Fayetteville Advertising and Promotion Commission executive director Marilyn Heifner was reinstated Monday after nearly six weeks of paid administrative leave.
The group met Monday afternoon in a closed-door, executive session during a special meeting called by commission chair Maudie Schmitt.
Arkansas’ Freedom of Information Act allows the commission to meet in executive sessions to discuss personnel matters.
Following the executive session, the commission voted 4-2 to reinstate Heifner immediately. Commission chair Maudie Schmitt and commissioners Bob Davis, Bill Lyle and Brandon Karn voted in favor of retaining Heifner, while commissioners Lioneld Jordan and Justin Tennant voted against. Commissioner Hannah Mills, who has been out of town and absent from the monthly A&P meetings since December, was also absent from Monday’s meeting.
As a part of the motion to reinstate, which was presented by commissioner Bob Davis, Heifner’s recent five-percent salary increase will be repealed, reducing her pay from $84,000 to $80,000. Also, a letter of reprimand will be placed in Heifner’s personnel file for 12 months.
Heifner was placed on paid leave in February following the outcome of allegations by a local newspaper that she’d violated the Freedom of Information Act in regards the A&P’s possible lease and purchase of the Old Post Office Building.
The newspaper alleged that Heifner repeatedly denied knowledge of a requested counteroffer from the building’s owner and it wasn’t until a reporter submitted a formal letter of request that she finally produced the document.
Heifner told the newspaper although she was initially dishonest with the reporter, she did not believe she violated the law since she’d handed over the document after receiving a formal written request.
Heifner was eventually charged, but pleaded no contest and admitted no legal wrongdoing.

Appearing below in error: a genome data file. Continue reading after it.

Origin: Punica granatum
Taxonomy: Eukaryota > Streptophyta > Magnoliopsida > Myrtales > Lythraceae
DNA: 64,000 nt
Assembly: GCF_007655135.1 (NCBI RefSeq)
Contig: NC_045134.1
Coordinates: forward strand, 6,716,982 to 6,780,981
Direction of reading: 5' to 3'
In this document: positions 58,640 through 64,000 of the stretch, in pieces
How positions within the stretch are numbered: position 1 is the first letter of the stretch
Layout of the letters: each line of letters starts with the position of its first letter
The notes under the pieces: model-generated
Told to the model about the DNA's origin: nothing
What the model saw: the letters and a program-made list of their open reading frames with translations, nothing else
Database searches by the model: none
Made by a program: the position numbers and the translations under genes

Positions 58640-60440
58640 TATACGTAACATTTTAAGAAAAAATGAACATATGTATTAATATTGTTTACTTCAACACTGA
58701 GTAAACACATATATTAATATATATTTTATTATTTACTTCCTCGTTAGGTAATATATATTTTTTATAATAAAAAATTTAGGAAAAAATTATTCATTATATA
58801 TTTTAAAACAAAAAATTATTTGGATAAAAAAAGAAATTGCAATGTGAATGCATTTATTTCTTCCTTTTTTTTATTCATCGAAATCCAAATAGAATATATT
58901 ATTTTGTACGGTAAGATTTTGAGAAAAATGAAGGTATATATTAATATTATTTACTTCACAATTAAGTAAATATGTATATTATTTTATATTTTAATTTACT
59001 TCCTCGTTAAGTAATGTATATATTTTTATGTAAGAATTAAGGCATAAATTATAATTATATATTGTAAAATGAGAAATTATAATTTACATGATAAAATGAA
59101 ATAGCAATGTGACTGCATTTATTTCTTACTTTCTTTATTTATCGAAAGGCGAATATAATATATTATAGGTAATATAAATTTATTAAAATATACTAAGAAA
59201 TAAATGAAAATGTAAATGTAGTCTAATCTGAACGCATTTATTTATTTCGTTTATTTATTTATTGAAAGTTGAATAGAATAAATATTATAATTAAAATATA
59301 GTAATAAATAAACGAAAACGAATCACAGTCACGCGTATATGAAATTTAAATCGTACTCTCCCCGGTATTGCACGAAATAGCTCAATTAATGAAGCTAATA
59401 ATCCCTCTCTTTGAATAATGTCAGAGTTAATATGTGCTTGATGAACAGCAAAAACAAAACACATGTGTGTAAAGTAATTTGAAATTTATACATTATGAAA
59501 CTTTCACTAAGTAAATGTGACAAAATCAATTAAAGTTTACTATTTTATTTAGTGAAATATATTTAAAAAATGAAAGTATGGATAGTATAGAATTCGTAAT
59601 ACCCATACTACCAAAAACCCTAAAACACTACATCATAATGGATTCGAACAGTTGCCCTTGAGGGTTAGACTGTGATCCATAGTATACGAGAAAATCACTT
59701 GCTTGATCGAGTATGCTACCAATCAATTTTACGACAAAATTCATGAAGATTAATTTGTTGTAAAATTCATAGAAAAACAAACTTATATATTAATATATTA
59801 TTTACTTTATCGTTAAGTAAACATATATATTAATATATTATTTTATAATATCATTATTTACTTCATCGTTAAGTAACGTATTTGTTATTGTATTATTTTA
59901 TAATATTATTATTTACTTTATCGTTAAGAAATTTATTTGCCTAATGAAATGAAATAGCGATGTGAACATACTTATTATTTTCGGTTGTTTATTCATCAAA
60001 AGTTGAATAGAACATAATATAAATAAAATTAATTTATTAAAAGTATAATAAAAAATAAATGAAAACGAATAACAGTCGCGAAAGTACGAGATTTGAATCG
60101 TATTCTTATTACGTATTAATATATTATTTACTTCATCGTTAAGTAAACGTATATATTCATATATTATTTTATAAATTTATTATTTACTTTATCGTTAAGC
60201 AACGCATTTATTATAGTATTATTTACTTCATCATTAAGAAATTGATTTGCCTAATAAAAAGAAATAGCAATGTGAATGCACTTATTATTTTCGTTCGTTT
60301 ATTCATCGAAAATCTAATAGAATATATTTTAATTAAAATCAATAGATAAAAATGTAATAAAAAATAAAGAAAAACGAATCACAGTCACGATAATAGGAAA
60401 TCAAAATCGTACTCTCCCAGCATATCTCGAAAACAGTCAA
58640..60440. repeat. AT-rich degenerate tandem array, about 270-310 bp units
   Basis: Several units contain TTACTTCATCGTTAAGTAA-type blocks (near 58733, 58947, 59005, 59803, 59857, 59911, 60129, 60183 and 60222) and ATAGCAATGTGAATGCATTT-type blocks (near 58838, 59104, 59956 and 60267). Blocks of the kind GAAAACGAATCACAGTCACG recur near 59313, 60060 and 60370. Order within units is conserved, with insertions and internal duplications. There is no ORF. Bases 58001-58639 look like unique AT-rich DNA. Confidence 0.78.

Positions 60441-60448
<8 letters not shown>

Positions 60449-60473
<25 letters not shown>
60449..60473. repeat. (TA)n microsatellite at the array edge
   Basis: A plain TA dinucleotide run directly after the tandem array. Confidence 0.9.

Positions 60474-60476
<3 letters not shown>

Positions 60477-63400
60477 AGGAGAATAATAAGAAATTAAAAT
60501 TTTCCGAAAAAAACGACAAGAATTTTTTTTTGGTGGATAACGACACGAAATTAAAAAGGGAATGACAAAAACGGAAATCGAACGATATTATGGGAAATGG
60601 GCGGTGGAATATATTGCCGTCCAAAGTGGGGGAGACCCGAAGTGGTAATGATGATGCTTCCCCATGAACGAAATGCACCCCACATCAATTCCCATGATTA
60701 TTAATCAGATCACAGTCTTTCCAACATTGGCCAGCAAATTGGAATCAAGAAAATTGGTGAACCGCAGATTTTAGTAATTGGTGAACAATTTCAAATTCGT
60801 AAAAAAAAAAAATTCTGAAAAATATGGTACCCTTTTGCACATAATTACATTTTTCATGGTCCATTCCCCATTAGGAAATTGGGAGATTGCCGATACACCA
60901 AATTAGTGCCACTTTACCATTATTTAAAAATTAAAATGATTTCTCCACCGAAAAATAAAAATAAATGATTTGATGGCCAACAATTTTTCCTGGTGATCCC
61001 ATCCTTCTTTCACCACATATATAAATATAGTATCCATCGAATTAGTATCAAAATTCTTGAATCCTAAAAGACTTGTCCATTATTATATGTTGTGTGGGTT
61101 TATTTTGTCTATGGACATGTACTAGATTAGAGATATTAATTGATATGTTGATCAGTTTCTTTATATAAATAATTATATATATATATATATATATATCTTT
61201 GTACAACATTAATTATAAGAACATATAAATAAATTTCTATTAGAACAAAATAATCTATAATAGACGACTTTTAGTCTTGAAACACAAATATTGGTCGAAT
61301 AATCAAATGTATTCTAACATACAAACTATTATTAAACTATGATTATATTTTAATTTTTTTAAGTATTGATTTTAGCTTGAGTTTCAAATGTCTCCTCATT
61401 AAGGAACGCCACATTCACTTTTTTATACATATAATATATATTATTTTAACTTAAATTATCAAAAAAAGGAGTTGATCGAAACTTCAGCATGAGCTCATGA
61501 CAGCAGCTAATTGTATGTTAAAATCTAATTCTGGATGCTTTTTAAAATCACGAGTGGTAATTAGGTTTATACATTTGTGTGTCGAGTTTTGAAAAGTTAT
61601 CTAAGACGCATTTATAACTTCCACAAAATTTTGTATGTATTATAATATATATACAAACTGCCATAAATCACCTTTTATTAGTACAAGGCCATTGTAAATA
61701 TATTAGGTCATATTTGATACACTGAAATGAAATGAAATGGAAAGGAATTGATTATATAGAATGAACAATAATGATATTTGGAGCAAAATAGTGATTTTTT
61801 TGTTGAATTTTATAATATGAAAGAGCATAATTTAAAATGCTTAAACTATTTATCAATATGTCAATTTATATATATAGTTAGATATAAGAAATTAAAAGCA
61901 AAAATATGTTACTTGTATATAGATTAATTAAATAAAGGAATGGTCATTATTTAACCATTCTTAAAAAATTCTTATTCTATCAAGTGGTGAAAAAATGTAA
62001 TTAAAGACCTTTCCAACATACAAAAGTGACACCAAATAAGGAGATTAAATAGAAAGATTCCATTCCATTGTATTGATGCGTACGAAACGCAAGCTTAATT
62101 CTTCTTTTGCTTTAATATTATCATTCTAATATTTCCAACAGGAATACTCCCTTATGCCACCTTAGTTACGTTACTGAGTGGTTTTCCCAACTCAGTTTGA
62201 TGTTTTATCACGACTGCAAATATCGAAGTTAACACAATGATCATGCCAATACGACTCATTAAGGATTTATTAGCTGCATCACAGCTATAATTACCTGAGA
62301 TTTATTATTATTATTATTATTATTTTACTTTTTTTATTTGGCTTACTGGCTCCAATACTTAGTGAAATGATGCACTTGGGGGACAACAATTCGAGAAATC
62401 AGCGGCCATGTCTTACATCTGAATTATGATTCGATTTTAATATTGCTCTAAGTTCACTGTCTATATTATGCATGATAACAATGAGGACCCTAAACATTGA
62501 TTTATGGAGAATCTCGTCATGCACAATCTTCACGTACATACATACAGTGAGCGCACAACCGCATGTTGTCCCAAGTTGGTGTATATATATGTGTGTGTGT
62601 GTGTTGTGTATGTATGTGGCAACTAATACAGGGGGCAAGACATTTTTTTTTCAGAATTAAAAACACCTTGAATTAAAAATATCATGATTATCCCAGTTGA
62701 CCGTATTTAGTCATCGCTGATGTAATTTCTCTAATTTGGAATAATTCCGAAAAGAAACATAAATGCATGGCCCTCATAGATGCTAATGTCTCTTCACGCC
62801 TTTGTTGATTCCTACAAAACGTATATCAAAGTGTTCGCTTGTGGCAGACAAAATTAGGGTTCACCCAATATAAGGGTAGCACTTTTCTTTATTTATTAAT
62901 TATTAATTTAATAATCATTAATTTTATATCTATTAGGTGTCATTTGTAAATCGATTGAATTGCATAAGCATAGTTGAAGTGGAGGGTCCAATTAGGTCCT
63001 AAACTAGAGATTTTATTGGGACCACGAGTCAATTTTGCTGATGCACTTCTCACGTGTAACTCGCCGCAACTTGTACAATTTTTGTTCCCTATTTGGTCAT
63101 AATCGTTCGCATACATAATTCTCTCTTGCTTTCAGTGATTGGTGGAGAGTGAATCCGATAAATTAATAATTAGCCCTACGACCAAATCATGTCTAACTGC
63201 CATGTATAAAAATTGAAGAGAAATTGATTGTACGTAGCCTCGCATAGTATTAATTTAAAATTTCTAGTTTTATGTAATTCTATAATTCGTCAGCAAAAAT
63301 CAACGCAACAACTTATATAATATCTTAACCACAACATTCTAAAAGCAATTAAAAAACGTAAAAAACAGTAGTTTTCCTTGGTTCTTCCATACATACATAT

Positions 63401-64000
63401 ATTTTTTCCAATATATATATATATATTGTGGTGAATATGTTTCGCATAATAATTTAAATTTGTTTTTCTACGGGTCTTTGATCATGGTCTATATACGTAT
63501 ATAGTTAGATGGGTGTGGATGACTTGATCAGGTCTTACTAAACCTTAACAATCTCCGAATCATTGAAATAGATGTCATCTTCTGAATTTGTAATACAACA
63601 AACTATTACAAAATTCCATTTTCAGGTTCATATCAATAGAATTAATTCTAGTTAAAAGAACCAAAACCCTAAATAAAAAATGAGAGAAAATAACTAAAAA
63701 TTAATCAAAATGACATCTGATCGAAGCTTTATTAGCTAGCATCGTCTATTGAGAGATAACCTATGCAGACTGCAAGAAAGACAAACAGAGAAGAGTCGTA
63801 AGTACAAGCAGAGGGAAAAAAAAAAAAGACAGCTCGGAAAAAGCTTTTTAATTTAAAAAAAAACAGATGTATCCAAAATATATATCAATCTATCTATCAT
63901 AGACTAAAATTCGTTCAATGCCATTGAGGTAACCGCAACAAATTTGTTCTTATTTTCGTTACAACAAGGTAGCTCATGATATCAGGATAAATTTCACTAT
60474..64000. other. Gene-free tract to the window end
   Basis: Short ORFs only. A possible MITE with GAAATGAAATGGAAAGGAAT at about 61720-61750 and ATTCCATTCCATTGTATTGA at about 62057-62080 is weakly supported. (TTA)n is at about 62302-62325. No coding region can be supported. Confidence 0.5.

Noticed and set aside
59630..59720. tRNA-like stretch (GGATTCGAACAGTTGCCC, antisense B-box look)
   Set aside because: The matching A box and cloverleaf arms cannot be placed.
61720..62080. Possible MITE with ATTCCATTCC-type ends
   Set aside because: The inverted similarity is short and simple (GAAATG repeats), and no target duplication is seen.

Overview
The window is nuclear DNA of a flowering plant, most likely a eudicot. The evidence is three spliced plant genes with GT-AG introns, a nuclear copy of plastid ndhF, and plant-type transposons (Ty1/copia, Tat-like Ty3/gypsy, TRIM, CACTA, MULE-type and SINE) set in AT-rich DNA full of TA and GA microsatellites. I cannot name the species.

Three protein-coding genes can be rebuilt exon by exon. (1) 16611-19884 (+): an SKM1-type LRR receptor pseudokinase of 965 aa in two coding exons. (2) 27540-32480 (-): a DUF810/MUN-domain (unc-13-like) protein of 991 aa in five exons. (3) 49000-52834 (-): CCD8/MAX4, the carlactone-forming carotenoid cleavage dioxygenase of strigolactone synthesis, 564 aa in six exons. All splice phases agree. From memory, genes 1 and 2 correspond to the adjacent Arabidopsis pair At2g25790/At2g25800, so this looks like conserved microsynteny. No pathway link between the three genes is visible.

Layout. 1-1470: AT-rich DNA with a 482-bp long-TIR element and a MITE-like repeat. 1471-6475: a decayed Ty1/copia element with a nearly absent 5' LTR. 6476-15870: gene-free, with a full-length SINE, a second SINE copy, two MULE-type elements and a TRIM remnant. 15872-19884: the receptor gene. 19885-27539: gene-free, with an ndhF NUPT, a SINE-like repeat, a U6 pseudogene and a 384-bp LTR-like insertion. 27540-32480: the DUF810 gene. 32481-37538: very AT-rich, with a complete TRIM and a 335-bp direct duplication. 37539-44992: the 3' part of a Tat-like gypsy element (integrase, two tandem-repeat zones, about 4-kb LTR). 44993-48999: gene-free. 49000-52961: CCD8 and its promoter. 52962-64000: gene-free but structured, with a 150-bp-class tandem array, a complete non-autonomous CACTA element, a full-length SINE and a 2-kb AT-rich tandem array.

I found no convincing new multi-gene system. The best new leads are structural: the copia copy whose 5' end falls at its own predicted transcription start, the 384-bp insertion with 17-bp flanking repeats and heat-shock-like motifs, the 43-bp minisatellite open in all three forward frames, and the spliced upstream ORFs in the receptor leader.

Update: 3/26/12, 4:25 p.m.
In prepared remarks, commissioner Davis made the following statement:
The question I had to answer was pretty simple: Do I as a representative of the citizens of Fayetteville believe the action of the executive director lying to a newspaper reporter about having a document is a cause for termination or do I believe she should be given a second chance? To answer that question, I had to consider many factors. Again, as a representative of the people, one of those factors is considering what type of city Fayetteville is. What are our standards and what do I expect of our leaders? Do I expect honesty? Absolutely. Do I expect high ethics? You bet I do. Do I expect hard work and results? Yes, I do. And do I expect perfection? Well, you see, that’s where I think Fayetteville has proven itself to be a different type of city. A city that understands that in our pursuit of honesty, integrity, ethics and results, we all sometimes fail. We all fall short of perfection. Of course that cannot be used as an excuse to allow someone who is, at their core, honest and ethical, to find comfort. But there are people in positions of leadership in this city who have made serious and very public mistakes. People who have stolen money from taxpayers and been allowed to cover up, people who have taken things that were not theirs to take, and we as a city have determined that those people were not beyond being given a second chance. In fact, considering some of our city’s most visible and prominent leaders, you could say that Fayetteville is a city of second chances. Why have we given them second chances? It’s not because we’ve excused what they did. It’s not because we condone what they did. It’s because we believe in redemption and we believe in second chances. In Fayetteville, we believe in giving people a second chance when they admit their mistakes and are determined to learn from them and not repeat them. It’s because of that belief that I’m willing to give the executive director a second chance. She has admitted to lying, she has expressed remorse and she has assured me that if given another chance, she will not disappoint me or the people of Fayetteville. I believe her, therefore I believe we should not be terminative, but that she should be given a second chance.
Following the meeting, commissioners Karn, Lyle, Tennant and Jordan left the Town Center.
Bob Davis and commission chair Maudie Schmitt stuck around to offer comments.
Davis said he’s spoken with 20 to 30 constituents regarding the matter, both through email and on the street, none of who believed Heifner should be fired.
Commission chair Maudie Schmitt echoed Davis’ statement. “We just felt that she’s done a great job for many years and that she deserves a second chance,” said Schmitt.
Calls for comments from Tennant and Jordan were both unsuccessful Monday afternoon.